Inform’ACTION # 24

October 2006

Printed version (PDF, 3MB)


Surveillance & Response

  • Pertussis on Guam: Update as at 19 October 2006
    Robert Haddock (PDF, 83 KB)
  • Chikungunya (PDF, 83 KB)
  • Chikungunya: Measures taken to avoid its introduction into New Caledonia
    Dr Martine Noel (PDF, 308 KB)


  • 12th PPHSN Coordinating Body Meeting (HTML, 25 KB)
  • Regional Workshop LabNet 2006
    Albert Gurusamy (HTML, 49 KB)
  • Implementating lab-based influenza surveillance
    Christelle Lepers (HTML, 21 KB)
  • Vector Mosquitoes Surveillance and Identification: Training Workshop in Commonwealth of the Northern Mariana Islands (CNMI), 28 August-1 September 2006 – Laurent Guillaumot (PDF, 93 KB)
  • Experiences and lessons from DDM training: Field epidemiology project work in CNMI 2005-2006
    Dr Narendra Singh (PDF, 95 KB)

In Brief


Supporting laboratory services

“High-quality and timely laboratory services are essential to investigate and confirm the causes of diseases, especially the epidemic diseases,” pointed out Mr Richard Mann, newly appointed Deputy Director-General of the Secretariat of the Pacific Community (SPC), during the opening ceremony of the Regional Workshop “LabNet 2006” held in Noumea at the beginning of August. A summary of the workshop is provided in this bulletin.

The role of laboratory services is indeed an element of prime importance in the Pacific’s response to the threat of a possible influenza pandemic. The initial implementation of the PPHSN laboratory-based influenza surveillance project, coordinated by SPC and the Pasteur Institute of New Caledonia (IPNC), and funded by the Centers for Disease Control and Prevention (CDC), commenced in June 2006. A number of PPHSN partners, especially the WHO Collaborating Centre for Reference and Research on Influenza in Melbourne (Australia) and the WHO National Influenza Centre at the Institute of Environmental Science and Research (ESR) in New Zealand have taken part in the project. You will find an outline of its progress and a compilation of feedback received from participating laboratory scientists from Cook Islands, Tonga, Palau, Guam and Fiji Islands.

The surveillance and identification of disease vectors, such as the dengue vector mosquito Aedes aegypti, are key elements in the prevention of vector-borne diseases like dengue. A vector mosquitoes surveillance and identification training workshop was conducted in Saipan (CNMI) from 20 August to 1 September. Dengue is a disease to which PPHSN members must pay particular attention. As noted by the PPHSN Coordinating Body (CB) during its 12th meeting, which took place in Noumea at the beginning of July, “The next dengue epidemic might hit the Pacific soon.” A summary of the conclusions and recommendations of the meeting is reproduced in the PPHSN News section.

Development of human resources in health in PICTs is also a major area of concern for PPHSN members, and CB members made a resolution in this regard. On the same issue, Dr Narendra Singh shares the experiences and lessons of the Data for Decision Making (DDM) training courses conducted in Saipan by PPHSN members in the second half of 2005.

The Surveillance & Response pages include an update on pertussis on Guam, based on material from the Guam Epidemiology Newsletter, produced weekly by the Office of Epidemiology and Research, Department of Public Health and Social Services, Government of Guam. We were expecting an article on a recent outbreak of reported pertussis from Papua New Guinea, but the author has not finalised it yet and we hope to publish it in the next issue.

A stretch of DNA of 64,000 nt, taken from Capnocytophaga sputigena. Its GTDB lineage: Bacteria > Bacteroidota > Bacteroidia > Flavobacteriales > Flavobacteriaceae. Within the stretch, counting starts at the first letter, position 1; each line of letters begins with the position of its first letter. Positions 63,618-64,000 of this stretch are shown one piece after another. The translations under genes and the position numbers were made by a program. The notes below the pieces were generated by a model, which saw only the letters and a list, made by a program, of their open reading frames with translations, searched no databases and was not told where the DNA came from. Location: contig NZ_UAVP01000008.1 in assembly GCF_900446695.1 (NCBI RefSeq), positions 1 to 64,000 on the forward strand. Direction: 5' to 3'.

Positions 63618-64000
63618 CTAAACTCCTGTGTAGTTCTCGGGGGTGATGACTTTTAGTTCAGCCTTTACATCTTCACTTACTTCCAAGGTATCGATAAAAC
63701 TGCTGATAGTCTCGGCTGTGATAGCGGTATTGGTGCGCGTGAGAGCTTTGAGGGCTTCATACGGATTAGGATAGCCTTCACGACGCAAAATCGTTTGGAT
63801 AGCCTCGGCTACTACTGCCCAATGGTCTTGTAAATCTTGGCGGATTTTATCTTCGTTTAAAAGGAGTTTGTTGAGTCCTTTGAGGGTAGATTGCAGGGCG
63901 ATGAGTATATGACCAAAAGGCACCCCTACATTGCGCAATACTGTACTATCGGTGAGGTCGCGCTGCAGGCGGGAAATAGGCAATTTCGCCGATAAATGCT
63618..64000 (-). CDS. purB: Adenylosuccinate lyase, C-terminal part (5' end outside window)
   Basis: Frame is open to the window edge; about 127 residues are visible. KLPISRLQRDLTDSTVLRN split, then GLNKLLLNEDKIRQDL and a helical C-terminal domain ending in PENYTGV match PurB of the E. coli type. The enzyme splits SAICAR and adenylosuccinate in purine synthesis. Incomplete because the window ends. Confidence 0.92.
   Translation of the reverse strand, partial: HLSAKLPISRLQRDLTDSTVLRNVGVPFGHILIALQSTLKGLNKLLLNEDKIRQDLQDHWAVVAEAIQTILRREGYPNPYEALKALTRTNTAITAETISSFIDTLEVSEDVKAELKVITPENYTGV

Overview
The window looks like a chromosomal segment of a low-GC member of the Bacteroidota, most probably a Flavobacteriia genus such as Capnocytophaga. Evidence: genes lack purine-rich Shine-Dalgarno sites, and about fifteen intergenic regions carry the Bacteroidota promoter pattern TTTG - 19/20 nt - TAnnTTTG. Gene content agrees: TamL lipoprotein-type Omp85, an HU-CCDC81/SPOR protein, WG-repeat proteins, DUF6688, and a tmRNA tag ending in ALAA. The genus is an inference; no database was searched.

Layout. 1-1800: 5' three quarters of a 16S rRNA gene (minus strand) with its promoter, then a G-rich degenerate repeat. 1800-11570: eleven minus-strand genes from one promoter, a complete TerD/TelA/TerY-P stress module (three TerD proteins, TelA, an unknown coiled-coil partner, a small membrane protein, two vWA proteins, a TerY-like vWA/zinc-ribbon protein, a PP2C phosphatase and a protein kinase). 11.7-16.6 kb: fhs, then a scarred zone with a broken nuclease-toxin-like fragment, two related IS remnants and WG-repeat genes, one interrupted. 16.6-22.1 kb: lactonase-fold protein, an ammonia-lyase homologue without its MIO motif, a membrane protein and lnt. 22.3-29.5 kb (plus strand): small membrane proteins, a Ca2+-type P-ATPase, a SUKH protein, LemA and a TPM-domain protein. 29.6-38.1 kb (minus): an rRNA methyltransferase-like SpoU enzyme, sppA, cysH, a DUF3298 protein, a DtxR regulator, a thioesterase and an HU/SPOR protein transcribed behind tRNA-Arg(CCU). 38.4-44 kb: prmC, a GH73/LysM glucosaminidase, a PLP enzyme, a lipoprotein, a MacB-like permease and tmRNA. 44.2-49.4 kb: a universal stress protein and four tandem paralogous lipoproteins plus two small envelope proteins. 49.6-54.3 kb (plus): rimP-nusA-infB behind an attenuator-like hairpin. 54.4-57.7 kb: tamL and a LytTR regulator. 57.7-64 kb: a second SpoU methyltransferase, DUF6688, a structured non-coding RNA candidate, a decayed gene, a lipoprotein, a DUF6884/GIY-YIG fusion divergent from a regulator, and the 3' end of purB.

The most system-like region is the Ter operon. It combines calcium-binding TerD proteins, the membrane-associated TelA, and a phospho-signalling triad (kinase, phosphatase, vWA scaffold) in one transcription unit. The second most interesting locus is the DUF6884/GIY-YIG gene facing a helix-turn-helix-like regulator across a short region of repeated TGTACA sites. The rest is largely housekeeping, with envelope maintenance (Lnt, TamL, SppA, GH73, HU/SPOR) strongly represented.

Chikungunya virus is the other topic covered in the Surveillance & Response section, in view of the extent of the 2005–2006 outbreak in the Indian Ocean and the risk of introduction of the virus to our region. We have included a fact sheet on the disease. Dr Martine Noel describes the measures taken to avoid the introduction of the virus into New Caledonia. She concludes her article with a remarkable comment: “Border health control arrangements were tested ‘in real time’, which indirectly improved influenza pandemic preparedness tools and procedures.”

The obvious difference between influenza and mosquito-borne diseases is that with the latter, transmission on an aeroplane is not likely to happen and, in general, the infected person, if viremic, will not further spread the disease if vector control measures are in place in the person’s direct environment. So measures should aim at avoiding contact between the infected person and potential vectors, rather than strict quarantine.

During pandemic phases 4, 5 or 6, if a plane with passengers from affected countries arrives in an unaffected PICT, the best way to prevent the disease from spreading might be to quarantine all the passengers and apply strict infection control measures – or maybe to close the borders to flights from selected areas, depending on the measures taken by other countries and the extent of virus spread.

It is important to note that at present, the available evidence – including results from modelling – shows that entry screening for fever to detect symptomatic passengers with a febrile disease is not the most effective measure to prevent a disease from entering a country,[1] as it will always miss the many cases in the incubation period (or who took an antipyretic treatment), especially if the duration of the flight or trip from the place of infection is short as compared to the incubation period. Additionally, entry screening for fever is resource-consuming and might give a false sense of safety.

Regarding influenza pandemic preparedness, you will find a short introduction to the new staff who have joined the Pacific Regional Influenza Pandemic Preparedness Project (PRIPPP). The next issue of Inform’ACTION will include a progress report on this important project.

The Editors